This Court’s precedents establish that the machine-or-transformation test is a useful and important clue, aninvestigative tool, for determining whether some claimed inventions are processes under §101. The machine-or-transformation test is not the sole test for decidingwhether an invention is a patent-eligible “process.”
(a) initiating a series of transactions between said commodity provider and consumers of said commoditywherein said consumers purchase said commodity at afixed rate based upon historical averages, said fixedrate corresponding to a risk position of said consumers;
(b) identifying market participants for said com-modity having a counter-risk position to said consumers; and
(c) initiating a series of transactions between said commodity provider and said market participants at a second fixed rate such that said series of market par-ticipant transactions balances the risk position of said series of consumer transactions.
Whoever invents or discovers any new and useful process, machine, manufacture, or composition ofmatter, or any new and useful improvement thereof, may obtain a patent therefor, subject to the conditions and requirements of this title.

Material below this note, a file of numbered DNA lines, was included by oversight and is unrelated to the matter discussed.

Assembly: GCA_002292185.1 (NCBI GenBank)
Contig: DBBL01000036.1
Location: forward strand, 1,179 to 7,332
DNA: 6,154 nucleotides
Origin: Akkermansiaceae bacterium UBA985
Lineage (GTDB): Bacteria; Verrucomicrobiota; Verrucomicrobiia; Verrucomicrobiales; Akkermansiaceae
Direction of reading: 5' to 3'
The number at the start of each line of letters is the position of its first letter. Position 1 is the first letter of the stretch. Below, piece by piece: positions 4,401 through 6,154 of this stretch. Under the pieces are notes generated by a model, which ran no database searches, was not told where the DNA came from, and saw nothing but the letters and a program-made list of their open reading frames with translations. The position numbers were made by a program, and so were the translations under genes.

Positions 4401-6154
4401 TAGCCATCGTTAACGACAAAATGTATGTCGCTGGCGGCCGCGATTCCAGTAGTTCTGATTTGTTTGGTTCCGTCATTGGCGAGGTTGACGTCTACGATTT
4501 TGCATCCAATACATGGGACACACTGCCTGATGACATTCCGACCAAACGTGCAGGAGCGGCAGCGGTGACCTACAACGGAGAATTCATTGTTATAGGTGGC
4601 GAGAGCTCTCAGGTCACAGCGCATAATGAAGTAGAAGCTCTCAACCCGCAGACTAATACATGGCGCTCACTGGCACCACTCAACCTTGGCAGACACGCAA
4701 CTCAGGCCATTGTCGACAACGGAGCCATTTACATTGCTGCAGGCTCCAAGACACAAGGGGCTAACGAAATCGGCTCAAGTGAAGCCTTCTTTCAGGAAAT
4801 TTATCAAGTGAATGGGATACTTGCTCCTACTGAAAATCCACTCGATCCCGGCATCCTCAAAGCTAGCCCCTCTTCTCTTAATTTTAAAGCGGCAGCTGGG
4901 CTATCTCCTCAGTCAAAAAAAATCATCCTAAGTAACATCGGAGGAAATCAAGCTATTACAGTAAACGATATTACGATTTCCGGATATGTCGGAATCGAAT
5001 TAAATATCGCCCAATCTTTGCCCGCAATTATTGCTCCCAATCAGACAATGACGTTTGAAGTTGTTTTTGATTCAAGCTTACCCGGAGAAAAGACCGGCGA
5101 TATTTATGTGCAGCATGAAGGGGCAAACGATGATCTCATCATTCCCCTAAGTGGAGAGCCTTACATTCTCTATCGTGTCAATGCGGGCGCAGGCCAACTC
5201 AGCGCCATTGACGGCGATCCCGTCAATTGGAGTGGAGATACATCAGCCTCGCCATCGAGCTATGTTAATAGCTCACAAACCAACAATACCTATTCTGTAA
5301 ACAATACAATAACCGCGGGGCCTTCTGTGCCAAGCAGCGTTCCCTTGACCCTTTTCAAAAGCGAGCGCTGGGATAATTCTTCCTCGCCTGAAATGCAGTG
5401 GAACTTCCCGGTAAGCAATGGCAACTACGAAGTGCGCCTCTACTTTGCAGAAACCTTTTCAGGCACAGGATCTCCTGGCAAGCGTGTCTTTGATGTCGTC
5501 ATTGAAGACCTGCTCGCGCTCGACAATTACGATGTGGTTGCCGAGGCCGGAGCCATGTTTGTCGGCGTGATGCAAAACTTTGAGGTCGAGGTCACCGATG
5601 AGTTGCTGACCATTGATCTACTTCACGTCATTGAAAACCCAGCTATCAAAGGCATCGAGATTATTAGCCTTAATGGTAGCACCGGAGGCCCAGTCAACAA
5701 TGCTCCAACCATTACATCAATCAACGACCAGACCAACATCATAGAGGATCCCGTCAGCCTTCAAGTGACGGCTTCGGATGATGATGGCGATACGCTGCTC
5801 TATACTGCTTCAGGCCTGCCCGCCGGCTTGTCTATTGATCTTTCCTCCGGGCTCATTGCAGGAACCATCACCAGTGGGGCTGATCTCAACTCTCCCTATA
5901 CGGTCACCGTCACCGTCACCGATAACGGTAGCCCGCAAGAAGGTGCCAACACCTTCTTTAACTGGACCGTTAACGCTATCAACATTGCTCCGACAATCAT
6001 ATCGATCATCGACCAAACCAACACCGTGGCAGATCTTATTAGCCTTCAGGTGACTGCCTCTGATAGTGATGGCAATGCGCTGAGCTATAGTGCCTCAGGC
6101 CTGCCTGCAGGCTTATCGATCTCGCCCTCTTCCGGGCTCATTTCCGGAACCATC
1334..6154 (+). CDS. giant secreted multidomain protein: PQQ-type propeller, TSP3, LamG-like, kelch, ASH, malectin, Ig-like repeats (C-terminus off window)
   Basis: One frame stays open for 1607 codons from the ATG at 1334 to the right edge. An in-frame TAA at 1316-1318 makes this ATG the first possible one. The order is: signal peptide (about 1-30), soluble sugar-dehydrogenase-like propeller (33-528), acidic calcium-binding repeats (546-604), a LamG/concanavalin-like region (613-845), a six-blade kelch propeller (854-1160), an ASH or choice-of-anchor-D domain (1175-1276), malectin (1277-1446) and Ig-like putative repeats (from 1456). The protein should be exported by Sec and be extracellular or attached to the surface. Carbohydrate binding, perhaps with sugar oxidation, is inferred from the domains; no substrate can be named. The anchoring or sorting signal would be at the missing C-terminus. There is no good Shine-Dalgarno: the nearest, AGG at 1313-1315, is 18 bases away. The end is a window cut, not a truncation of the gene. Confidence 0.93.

The machine-or-transformation test may well provide a sufficient basis for evaluating processes similar to those inthe Industrial Age—for example, inventions grounded in aphysical or other tangible form. But there are reasons to doubt whether the test should be the sole criterion for determining the patentability of inventions in the Information Age.
This Age puts the possibility of innovation in the hands of more people and raisesnew difficulties for the patent law. With ever more people trying to innovate and thus seeking patent protections fortheir inventions, the patent law faces a great challenge instriking the balance between protecting inventors and not granting monopolies over procedures that others would discover by independent, creative application of generalprinciples. Nothing in this opinion should be read to takea position on where that balance ought to be struck.
A process for training a dog, a series of dance steps, a method of shooting a basketball, maybe even words, stories, or songs if framed as the steps of typing letters or uttering sounds—all would be patent-eligible. I am confident that the term “process” in §101 isnot nearly so capacious.
In sum, it is my view that, in reemphasizing that the“machine-or-transformation” test is not necessarily the sole test of patentability, the Court intends neither to de-emphasize the test’s usefulness nor to suggest that many patentable processes lie beyond its reach.